Galveston County is a gateway to the Houston metropolitan area for drug trafficking. The county’s proximity to Houston ensures that the drug trade and associated crimes will continue to be a major problem. Cocaine, crack, methamphetamines, heroin, marijuana, prescription drugs and designer drugs are readily available in the county, large sections of which remain rural. This provides seclusion for the harvesting of marijuana and the production of methamphetamines .
The Interstate 45 corridor between Houston and Galveston is frequently the scene of extensive violence; victims have often been dumped in wooded areas not far from the highway, and a number of suspected kidnap victims have never been found. While such violence usually involves gangs and drug cartels, many innocent people are also caught in this web of violence .
A research project, “Stages of Drug market Disruption and Reformulation in Disaster Cities”, was conducted in three major sites: Galveston, Houston, and New Orleans, forms the basis of this report. The research was primarily large scale ethnographic and included in-depth interviews with carefully selected drug users and sellers as well as focus groups with both men and women aged 17 to 68. Over the three-year period, in-depth interviews were completed with 132 focal respondents who were drug users and/or sellers. Of the 132 respondents, 48% were male (97% Black, 3% white); and 52% were female (96% Black, 3% white, 1% biracial). Fifty-four focus groups were held with 243 participants. Of the 243 participants, 54% were male (86% Black, 1.5% White, 11% Hispanic, 1.5% Native American), and 46% were female (91% Black, 2% white, 5% Hispanic, 2% Multiracial). In addition, 350 drug using/selling respondents completed a survey protocol (CAPI), organized around their experiences during and following Hurricanes Gustav and Ike.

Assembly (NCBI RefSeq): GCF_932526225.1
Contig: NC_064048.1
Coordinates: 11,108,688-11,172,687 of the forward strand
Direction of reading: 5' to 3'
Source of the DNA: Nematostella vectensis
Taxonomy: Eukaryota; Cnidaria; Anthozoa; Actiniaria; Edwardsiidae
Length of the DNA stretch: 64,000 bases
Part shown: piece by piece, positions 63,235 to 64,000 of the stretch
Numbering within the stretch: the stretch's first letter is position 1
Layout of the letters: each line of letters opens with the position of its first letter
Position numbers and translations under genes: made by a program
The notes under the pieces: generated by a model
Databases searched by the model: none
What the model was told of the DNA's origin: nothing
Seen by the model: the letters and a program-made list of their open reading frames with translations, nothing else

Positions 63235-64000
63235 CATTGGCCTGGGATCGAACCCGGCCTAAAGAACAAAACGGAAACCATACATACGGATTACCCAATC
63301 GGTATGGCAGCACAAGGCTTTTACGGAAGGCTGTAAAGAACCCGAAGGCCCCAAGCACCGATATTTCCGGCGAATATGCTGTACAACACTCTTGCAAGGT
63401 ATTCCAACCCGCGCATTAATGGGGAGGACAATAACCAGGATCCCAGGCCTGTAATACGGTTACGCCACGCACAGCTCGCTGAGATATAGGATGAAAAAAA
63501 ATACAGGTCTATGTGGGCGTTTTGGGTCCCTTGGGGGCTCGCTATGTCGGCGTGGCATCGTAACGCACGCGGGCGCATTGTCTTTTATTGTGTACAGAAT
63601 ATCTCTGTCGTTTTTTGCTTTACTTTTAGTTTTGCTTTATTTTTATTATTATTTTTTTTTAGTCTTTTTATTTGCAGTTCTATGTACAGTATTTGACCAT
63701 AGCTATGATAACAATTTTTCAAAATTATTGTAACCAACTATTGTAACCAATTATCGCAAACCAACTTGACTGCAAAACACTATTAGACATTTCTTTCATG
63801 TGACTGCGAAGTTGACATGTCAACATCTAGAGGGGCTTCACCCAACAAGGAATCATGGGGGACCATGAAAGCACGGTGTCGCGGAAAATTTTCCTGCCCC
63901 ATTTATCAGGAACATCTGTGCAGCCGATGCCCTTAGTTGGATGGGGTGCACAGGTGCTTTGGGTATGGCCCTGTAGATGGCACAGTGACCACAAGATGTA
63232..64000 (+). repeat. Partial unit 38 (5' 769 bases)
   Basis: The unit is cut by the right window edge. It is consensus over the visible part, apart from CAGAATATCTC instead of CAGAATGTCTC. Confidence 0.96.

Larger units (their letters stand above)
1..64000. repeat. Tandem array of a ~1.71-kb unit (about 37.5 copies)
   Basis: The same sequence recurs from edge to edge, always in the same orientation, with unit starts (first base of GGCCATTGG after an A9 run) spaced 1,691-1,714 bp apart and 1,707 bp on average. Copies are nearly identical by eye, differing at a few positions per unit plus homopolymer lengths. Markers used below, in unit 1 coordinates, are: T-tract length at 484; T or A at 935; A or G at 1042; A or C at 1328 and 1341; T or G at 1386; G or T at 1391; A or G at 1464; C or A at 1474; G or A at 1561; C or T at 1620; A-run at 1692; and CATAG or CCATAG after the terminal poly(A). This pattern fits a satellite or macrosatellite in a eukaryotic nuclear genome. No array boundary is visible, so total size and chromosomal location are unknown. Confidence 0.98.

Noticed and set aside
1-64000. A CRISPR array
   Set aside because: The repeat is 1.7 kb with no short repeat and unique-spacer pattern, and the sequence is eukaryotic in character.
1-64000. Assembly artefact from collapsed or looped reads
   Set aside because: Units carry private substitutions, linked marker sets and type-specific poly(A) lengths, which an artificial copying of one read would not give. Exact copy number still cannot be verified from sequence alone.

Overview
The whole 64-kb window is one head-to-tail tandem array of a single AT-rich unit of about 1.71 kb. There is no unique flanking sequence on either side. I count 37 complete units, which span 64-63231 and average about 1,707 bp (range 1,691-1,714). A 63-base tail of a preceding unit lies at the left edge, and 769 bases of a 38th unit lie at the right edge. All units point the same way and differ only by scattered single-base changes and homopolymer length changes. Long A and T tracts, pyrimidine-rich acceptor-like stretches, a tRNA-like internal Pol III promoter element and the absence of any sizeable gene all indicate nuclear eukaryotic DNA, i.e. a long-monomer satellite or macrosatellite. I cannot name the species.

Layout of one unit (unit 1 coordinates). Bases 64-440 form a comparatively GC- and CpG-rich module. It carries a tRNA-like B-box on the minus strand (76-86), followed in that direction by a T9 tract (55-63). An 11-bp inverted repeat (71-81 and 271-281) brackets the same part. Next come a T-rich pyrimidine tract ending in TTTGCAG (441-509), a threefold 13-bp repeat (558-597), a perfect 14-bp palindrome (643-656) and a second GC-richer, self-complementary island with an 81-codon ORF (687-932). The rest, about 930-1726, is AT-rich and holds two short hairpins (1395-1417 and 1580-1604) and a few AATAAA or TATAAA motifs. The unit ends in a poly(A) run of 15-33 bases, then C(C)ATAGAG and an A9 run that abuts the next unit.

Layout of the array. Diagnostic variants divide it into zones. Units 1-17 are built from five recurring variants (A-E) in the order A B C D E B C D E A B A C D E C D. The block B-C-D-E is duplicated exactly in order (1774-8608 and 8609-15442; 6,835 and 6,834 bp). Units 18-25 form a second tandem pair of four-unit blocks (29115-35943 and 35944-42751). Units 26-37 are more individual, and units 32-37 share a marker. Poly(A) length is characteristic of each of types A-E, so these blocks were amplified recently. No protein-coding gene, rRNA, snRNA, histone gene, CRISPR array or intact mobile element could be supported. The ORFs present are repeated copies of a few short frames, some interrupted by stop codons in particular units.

Four forms of data were available for analysis: field notes, transcripts of qualitative interviews, transcripts of focus groups and the CAPI Survey. The recorded data were transcribed and made available to the ethnographer and other staff who reviewed them for accuracy. The transcripts of each focus group and interview were handled as separate documents and stored for future analysis. Each narrative was entered into a major data base program (Filemaker Pro) for electronic storage, coding, and data analysis . These interviews, observations, focus group transcripts, along with the CAPI survey, provided extensive, useful information for analysis. Analysis was performed using Filemaker Pro, in the following manner: For each question, the response of all respondents was put into one document, which was then read and coded for analysis. Questions which focused on violence both in the respondents’ personal lives and in their experiences using and selling drugs were examined for this analysis.